ALAN BENNETT (playwright and national treasure)

JOHN CRAVEN (Newsround)
Find information on John Craven by keying his name into a search engine.

PETER RIDSDALE (former Chairman of Leeds United)
Find information on Peter Ridsdale by keying his name into a search engine.

BOB PECK (actor), famous for the groundbreaking TV spine-chiller 'Edge of Darkness', and for his part as the warden in 'Jurassic Park'. As we've said, Bob died of cancer in April 1999. Find Bob’s filmography by keying ‘Bob Peck’ into a search engine.

"I used to help in the school plays backstage, for instance looking after the costumes for Hamlet when Martin Potter was performing to full houses. I still have a scar on my right hand from a sword fight with Graham Binns I once had in the dressing room (Prefects Room) behind the stage using the steel swords for the play." John Penny '58-'65

"I knew Bob Peck, John Brownett and Martin Potter very well. I always thought that Martin had the eyes of an over bred spaniel, the voice of an angel and the brain of a fruit fly - but he got all the girls and I didn't - so I concede an element of bias there. I acted in 'Hamlet', 'Antigone', and 'Romanov and Juliet' at the Civic - as well as earlier stuff. In fact, when I come to think about it, I played Sir Toby opposite Bob's Maria when we were about fourteen. The arrival of John Linstrum on the staff of the Modern did an enormous lot for drama - he treated us as professionals and we rehearsed and performed 'Antigone' in ten days from start to finish.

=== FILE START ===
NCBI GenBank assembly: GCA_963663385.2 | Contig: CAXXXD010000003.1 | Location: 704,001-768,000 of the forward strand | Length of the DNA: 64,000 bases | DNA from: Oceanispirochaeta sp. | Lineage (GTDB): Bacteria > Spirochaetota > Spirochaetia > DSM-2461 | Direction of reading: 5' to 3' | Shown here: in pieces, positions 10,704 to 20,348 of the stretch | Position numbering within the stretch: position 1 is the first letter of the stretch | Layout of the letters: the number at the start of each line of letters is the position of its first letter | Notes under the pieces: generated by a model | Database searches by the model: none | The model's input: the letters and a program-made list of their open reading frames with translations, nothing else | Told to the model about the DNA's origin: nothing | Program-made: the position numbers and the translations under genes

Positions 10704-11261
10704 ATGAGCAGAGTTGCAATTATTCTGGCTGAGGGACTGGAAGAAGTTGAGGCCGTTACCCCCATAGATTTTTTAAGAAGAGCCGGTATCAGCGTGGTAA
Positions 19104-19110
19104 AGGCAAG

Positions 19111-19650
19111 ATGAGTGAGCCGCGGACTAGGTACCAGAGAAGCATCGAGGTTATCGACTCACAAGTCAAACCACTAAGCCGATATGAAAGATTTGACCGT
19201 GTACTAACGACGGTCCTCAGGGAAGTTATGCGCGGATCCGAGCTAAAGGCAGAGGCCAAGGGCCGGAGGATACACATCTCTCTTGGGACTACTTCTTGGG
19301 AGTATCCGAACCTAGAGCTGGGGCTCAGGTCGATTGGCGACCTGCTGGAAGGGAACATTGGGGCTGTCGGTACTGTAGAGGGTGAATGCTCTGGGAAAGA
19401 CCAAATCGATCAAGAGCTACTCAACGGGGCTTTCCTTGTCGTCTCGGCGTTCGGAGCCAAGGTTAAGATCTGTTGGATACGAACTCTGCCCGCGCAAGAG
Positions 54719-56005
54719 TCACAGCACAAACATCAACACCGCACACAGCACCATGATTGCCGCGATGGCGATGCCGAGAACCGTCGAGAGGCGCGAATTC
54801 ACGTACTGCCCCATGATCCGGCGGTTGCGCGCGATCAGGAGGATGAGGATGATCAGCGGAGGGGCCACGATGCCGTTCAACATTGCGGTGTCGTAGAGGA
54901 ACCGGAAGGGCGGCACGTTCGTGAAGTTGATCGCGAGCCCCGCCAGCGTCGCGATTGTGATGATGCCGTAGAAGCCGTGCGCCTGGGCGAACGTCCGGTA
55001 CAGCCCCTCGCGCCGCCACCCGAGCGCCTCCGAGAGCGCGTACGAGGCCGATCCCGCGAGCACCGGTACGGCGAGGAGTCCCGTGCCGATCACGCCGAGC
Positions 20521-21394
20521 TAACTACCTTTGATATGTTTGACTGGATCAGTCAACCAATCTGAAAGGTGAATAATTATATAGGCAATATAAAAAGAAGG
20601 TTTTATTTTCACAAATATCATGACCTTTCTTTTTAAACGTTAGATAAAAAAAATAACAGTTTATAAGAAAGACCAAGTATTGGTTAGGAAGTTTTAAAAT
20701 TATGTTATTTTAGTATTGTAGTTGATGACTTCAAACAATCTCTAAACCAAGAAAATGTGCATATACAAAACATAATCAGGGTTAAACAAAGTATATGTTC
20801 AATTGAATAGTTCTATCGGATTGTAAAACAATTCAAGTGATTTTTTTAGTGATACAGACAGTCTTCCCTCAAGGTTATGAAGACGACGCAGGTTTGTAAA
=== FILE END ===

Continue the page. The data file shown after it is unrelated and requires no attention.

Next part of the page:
... "I remember Pam Teal, Sally Fletcher and Val Pickup (both played in 'Antigone') as well as Jo Barwick, Pat Guest and Norah Murray - and Brenda Gilbert, who played Ophelia in 'Hamlet'. I played Polonius and so I was dead by the time her funeral scene came along and was below the stage, ready to move her to one side before Hamlet jumped in the grave with her, shouting, "It is I, Hamlet the Dane!" The stretcher she was on got jammed and Martin landed on her at full tilt, knocking the wind out of the poor girl.

... "I am now a retired teacher, crusty, bad tempered, and apt to throw things at the cat. I once saw Mart (Potter) in 'Doctor Who?', brandishing a plastic ray gun. That was when I realised that I'd made the right choice when I decided to teach, rather than act." Ian Stuart '56-'63

"John Fletcher was Head boy & went on to Pembroke College, Cambridge. His Father, Bernard taught Classics at the school & was a keen musician. John joined the BBC Symphony Orchestra on leaving Cambridge & then went on to be principal tuba in the L.S.O. He was also a member of The Philip Jones Brass Ensemble. He became, according to the Gramophone magazine, the world's foremost tuba player & travelled the world giving concerts & master classes. In 1967 he married the mezzo-soprano Margaret Cable. They had a daughter & son. Sadly in March 1987 John suffered a massive brain haemorrhage & died in October of that year." Gilly Marshall '55-'62

"Alan Schiller, the concert pianist, is an old boy of Leeds Modern." Gilly Marshall '55-'62

"I got a great education from Dr Street in Physics, Mr. Bispham in Chemistry and from 'Juicy' Adams in Maths." Henry Alken '48-'51

"My little brother was at the Modern School and now is his Honour Judge Peter Fingret." Sheila Fingret '41-'47